North Korea confirms end of war armistice

2013-03-13 19:33

Seoul - North Korea confirmed on Wednesday that it had shredded the 60-year-old armistice ending the Korean War, and warned that the next step was an act of "merciless" military retaliation against its enemies.

A lengthy statement by the North's armed forces ministry added to the tide of dire threats flowing from Pyongyang in recent days that have raised military tensions on the Korean peninsula to their highest level for years.

The statement carried by the official Korean Central News Agency argued that the real "warmongering" was coming from the US and its "puppets" in Seoul.

"They would be well advised to keep in mind that the armistice agreement is no longer valid and [North Korea] is not restrained by the North-South declaration on non-aggression," a ministry spokesperson said.

"What is left to be done now is an action of justice and merciless retaliation of the army and people" of North Korea, the spokesperson said.

The North announced last week that it would nullify the 1953 armistice and peace pacts signed with Seoul in protest over joint South Korea-US military manoeuvres that began on Monday.

Because the Korean War was concluded with an armistice rather than a peace treaty, the two Koreas have always remained technically at war.

Voiding the ceasefire theoretically opens the way to a resumption of hostilities, although observers note this is far from the first time that North Korea has announced the demise of the armistice.

The armistice was approved by the UN General Assembly, and both the UN and South Korea have repudiated the North's unilateral withdrawal.

"The terms of the armistice agreement do not allow either side, unilaterally, to free themselves from it," said UN spokesperson Martin Nesirky.

Threats of nuclear strike

The North has also threatened to launch nuclear strikes against the US and South Korea in response to fresh UN sanctions adopted after the North carried out its third nuclear test last month.

While the threats have been mostly dismissed as bluster, there are strong concerns that the North will attempt some form of military provocation in the coming weeks.

The South's Yonhap news agency on Wednesday quoted a senior military source as saying sorties by North Korean fighter jets in recent days had reached "unprecedented" levels, with around 700 counted on Monday alone.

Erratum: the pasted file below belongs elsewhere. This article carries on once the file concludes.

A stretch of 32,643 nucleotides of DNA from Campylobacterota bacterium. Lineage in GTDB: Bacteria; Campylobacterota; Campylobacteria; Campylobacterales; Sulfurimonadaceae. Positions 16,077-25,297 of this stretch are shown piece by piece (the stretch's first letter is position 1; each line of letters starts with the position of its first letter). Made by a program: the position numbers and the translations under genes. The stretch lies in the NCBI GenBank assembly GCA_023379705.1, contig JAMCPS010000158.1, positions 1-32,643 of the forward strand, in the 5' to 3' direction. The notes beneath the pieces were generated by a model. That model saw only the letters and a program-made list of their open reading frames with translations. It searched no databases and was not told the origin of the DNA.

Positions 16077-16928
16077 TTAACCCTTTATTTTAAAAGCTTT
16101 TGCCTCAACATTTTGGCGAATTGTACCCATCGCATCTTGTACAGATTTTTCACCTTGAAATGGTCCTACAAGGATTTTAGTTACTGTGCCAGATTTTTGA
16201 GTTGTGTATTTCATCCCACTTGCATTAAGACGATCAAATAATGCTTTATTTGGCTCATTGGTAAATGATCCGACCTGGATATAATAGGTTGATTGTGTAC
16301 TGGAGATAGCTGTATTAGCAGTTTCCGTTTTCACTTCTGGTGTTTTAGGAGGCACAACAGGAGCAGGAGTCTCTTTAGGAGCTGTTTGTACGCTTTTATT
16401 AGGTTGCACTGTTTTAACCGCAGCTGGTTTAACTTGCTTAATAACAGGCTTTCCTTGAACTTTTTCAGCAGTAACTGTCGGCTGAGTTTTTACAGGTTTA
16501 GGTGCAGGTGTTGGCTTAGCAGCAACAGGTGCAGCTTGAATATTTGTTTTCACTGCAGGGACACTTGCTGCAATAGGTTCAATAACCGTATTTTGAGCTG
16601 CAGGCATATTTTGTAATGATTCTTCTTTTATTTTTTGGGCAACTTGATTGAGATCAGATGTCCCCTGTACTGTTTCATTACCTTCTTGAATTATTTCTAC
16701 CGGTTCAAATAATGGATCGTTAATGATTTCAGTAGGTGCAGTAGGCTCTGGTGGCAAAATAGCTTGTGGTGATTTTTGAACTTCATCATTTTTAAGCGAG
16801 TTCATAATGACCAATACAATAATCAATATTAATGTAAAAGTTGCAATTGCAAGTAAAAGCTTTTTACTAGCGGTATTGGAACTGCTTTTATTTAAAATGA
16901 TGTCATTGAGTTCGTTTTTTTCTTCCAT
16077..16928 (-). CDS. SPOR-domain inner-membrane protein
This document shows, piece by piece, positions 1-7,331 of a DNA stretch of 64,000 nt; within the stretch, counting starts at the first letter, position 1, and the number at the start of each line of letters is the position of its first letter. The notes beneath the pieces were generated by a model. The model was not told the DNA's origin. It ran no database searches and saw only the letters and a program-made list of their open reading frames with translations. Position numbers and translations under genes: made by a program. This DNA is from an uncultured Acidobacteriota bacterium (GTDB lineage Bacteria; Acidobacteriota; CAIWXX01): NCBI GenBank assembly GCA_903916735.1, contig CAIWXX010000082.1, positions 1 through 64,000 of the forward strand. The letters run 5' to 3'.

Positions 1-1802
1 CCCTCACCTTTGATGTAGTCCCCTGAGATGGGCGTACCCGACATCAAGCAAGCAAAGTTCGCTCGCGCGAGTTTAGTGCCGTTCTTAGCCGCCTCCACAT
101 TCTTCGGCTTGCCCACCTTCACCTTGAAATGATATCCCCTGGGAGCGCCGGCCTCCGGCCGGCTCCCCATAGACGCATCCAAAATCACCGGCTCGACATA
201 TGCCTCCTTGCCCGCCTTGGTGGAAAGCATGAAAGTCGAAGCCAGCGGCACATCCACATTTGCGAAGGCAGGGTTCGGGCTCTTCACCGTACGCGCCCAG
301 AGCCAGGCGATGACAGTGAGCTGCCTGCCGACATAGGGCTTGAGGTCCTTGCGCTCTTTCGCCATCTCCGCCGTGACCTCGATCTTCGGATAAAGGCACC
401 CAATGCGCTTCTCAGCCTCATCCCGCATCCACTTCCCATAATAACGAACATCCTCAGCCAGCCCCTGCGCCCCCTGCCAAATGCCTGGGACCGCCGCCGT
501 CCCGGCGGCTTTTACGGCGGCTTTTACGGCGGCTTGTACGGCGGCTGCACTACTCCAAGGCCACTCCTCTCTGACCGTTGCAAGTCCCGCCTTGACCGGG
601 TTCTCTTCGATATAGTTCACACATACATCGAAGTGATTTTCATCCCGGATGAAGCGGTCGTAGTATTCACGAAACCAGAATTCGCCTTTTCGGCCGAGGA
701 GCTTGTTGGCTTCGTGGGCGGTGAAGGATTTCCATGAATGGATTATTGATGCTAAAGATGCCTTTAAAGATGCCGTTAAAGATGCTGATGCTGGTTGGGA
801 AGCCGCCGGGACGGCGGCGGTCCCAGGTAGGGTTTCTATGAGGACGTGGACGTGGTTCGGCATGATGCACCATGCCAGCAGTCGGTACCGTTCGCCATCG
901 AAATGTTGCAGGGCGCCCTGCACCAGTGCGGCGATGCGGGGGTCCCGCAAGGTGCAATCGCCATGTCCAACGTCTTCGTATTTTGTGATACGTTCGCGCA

As well as nullifying ceasefire agreements, the North severed a Red Cross hotline that was one of the few means of communication between Pyongyang and Seoul, which do not have diplomatic relations.

However, a spokesperson for the presidential Blue House in Seoul said a military hotline was still operating.

"The military communication is working normally and we will seek to convey any message to the North via the channel when necessary," she said.

Wednesday's statement by the armed forces ministry was notable for carrying the first official criticism of South Korea's new president, Park Geun-Hye, since she took office a little more than two weeks ago.

While the spokesperson did not mention Park by name, he said the "frenzy" stirred up the "warmongers" in South Korea was orchestrated by the "swish of the skirt made by the owner of Chongwadae [the Blue House]."

He also slammed Park's recent comments that the North's obsession with nuclear weapons would bring about its own collapse as "utter ignorance" and an echo of the "confrontational" policy of Park's predecessor Lee Myung-Bak.

Park had campaigned on a pledge of greater engagement with North Korea, but February's nuclear test put any rapprochement on indefinite hold.

  • Johan Jacobs - 2013-03-13 19:49

    The young man showing a lot of impatience.

      philip.gray.10048 - 2013-03-13 22:51

      He is being an idiot. Guess that happens when you are filled with delusions of your own self importance.

  • Anthony Varekamp - 2013-03-13 19:52

    . China must be very worried having a psychopath on its doorstep!!!

  • Suthveer Sing - 2013-03-13 20:09

    Daniels prophecy about to be fulfilled--next??

  • Patrick Saunders - 2013-03-13 20:53

    the anc would be quite at home with these cockroaches.

  • jungleboy - 2013-03-13 22:35

    The Americans now have another bogey man to focus their attentions on. They can not sustain their military industrial complex without a bogey man. Its all so predictable.

  • jungleboy - 2013-03-13 22:37

    don't get me wrong... Kim Jong Lock Your Maltese Poodle Away is a gigantic chop.

  • philip.gray.10048 - 2013-03-13 22:50

    China needs to reign in the North Koreans. Crack the whip. Like South Korea the last thing they want is a war on their doorstep. The world has changed since the Korean War and the last thing the Chinese want and need is a war with the US military in Korea. If such a thing were to happen, it could very swiftly escalate into a global war with each side's allies joining in. Not a very pleasant thought. China entered the Korean War because they did not want South Korean and US troops on their doorstep. This has not changed. If North Korea starts a war they cannot win, the end result would be that China may find South Korean and US troops on their doorstep.

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